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"Neoliberalization" as Betrayal: State, Feminism, and a Women's Education Program in India

Article excerpt

"Neoliberalization" as Betrayal: State, Feminism, and a Women's Education Program in India Shubhra Sharma, 2011, New York, Palgrave Macmillan, 288 pp., US$85.00 (hardcover)

Empowerment is one of the key concepts/techniques of feminism and feminists have endeavored to improve women's lives globally. In many countries, feminists have been involved in a variety of programs with a purpose of empowering women who are disadvantaged in their societies. Governments of many countries take these initiatives as a way of promoting social and economic development, and the converged interest has led to cooperation between feminists and bureaucrats in implementing the programs. However, when bureaucrats and feminists work together, those programs oftentimes run astray of feminists' agenda of empowering women. Sharma's ethnography, "Neoliberalization" as Betrayal: State, Feminism, and a Women's Education Program in India, discusses what happens and why when bureaucrats and feminists cooperate to operate the Mahila Samakhya Program (MS), a government-run educational program for women's equality and empowerment in India. Sharma goes in-depth to explore the complexity and dilemma that feminists encountered when they were engaged in the MS.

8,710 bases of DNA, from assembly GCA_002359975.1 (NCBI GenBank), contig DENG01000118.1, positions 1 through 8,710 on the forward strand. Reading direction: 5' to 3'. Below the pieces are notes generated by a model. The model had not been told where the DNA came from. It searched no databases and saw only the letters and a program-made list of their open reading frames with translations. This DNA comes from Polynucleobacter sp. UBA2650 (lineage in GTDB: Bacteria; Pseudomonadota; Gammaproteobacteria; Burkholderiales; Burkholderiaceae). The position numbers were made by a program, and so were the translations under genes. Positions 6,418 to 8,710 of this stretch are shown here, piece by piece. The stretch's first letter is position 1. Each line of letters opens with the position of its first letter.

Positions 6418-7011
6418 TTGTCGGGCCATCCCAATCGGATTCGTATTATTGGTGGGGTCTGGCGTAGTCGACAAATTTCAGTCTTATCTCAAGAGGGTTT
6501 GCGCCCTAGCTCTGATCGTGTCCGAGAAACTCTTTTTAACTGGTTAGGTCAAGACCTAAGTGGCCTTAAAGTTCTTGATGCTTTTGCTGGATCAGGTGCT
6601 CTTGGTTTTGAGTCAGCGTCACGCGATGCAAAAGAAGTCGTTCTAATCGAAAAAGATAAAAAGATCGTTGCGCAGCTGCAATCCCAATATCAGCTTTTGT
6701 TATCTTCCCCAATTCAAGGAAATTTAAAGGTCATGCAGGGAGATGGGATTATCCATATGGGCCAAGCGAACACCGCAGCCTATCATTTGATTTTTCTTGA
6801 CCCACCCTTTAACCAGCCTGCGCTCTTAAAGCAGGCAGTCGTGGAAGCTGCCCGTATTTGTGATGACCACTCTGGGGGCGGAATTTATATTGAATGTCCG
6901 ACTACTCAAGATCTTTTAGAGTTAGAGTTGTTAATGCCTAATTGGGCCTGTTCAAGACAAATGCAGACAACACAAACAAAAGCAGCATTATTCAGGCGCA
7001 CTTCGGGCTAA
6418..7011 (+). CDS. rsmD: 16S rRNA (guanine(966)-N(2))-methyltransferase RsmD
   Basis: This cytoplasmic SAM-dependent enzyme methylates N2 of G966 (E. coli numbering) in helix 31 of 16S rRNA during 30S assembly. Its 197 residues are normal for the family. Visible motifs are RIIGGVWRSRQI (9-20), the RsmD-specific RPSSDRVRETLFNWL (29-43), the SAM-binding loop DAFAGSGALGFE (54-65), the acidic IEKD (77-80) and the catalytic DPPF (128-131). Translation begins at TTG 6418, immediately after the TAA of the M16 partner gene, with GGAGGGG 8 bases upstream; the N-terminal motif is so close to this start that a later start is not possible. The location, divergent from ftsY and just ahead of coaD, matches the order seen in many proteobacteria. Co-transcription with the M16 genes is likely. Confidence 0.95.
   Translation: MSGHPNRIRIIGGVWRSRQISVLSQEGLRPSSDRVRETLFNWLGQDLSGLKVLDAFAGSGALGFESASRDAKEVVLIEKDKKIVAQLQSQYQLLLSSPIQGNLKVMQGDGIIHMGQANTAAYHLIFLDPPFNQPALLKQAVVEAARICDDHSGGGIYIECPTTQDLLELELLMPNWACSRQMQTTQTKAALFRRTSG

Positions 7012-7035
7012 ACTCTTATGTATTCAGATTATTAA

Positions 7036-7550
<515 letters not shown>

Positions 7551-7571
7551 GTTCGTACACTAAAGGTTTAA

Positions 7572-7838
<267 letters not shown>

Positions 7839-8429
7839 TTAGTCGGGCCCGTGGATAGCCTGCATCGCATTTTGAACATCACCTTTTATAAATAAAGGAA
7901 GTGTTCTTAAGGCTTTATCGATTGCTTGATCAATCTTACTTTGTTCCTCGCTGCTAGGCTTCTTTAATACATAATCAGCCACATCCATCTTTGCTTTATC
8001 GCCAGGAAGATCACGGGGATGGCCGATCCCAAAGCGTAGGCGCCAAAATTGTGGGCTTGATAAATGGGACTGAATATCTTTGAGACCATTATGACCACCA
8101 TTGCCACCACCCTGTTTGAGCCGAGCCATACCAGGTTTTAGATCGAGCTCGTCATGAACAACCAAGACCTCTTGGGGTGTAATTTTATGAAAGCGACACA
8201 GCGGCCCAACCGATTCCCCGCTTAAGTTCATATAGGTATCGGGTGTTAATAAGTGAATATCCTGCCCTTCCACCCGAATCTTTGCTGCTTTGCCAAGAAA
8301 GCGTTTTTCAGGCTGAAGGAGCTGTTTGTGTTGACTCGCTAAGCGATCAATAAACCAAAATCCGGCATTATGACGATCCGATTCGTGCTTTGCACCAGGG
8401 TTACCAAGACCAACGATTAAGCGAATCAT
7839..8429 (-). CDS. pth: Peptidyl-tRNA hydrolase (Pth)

The book includes six chapters. Chapter One gives an introduction of the program structure and the three levels of intervention and how Sharma got access to the program; Chapter Two provides a comprehensive examination of Sharma's positionality of conducting the ethnography, a woman who grew up in India and worked for the MS returning to India from the U.S. to do fieldwork; Chapter Three discusses how bureaucrats engaged in reinventing the MS and how the neoliberalism as a political rationality put the program "in line with contemporary political ideologies"(p.16); Chapter Four explores the tension between feminism and government; Chapter Five examines how feminists' expertise (empathy, movement, and negotiation) while producing desired effects for the MS also led to corruption in the program hierarchy; Chapter Six examines how empowerment, as a feminist technique, ends up with betrayal of feminist politics. Sharma proposes that "listening" should be a technique employed by feminists in order to develop new techniques/vocabularies for the future.

The book embraces a feminist theoretical stance by examining how feminist assumptions, in particular empowerment, stray from feminism under the neoliberal political environment in India. For example, feminists were hired as consultants by the government in the MS and this type of hiring institutionalized feminism, which made feminists act more as "middlemen" of government rather than "middlemen" for women. Instead of taking the program trainings as a means to an end for empowering women (a purpose of feminist experts) bureaucrats of the MS made training to be the end and produced the effect of women's dependency on the program. …